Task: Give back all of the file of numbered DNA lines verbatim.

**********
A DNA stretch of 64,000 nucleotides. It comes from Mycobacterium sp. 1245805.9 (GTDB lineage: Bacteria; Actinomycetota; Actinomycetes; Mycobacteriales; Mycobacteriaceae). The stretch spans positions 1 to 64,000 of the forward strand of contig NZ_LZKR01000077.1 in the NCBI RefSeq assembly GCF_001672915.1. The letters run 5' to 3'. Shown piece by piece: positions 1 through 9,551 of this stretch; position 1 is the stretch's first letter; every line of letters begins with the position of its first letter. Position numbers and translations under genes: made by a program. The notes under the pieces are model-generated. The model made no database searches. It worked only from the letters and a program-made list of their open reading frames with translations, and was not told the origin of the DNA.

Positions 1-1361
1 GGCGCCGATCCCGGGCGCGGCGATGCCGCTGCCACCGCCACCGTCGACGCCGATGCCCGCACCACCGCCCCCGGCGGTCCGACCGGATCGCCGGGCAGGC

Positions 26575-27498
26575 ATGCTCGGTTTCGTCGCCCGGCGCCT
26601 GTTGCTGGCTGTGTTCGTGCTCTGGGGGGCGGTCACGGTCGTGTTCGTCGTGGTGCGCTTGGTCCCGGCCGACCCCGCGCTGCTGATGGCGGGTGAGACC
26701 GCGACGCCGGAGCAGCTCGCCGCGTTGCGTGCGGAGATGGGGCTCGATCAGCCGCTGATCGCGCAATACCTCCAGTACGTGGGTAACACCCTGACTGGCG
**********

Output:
A DNA stretch of 64,000 nucleotides. It comes from Mycobacterium sp. 1245805.9 (GTDB lineage: Bacteria; Actinomycetota; Actinomycetes; Mycobacteriales; Mycobacteriaceae). The stretch spans positions 1 to 64,000 of the forward strand of contig NZ_LZKR01000077.1 in the NCBI RefSeq assembly GCF_001672915.1. The letters run 5' to 3'. Shown piece by piece: positions 1 through 9,551 of this stretch; position 1 is the stretch's first letter; every line of letters begins with the position of its first letter. Position numbers and translations under genes: made by a program. The notes under the pieces are model-generated. The model made no database searches. It worked only from the letters and a program-made list of their open reading frames with translations, and was not told the origin of the DNA.

Positions 1-1361
1 GGCGCCGATCCCGGGCGCGGCGATGCCGCTGCCACCGCCACCGTCGACGCCGATGCCCGCACCACCGCCCCCGGCGGTCCGACCGGATCGCCGGGCAGGC

Positions 26575-27498
26575 ATGCTCGGTTTCGTCGCCCGGCGCCT
26601 GTTGCTGGCTGTGTTCGTGCTCTGGGGGGCGGTCACGGTCGTGTTCGTCGTGGTGCGCTTGGTCCCGGCCGACCCCGCGCTGCTGATGGCGGGTGAGACC
26701 GCGACGCCGGAGCAGCTCGCCGCGTTGCGTGCGGAGATGGGGCTCGATCAGCCGCTGATCGCGCAATACCTCCAGTACGTGGGTAACACCCTGACTGGCG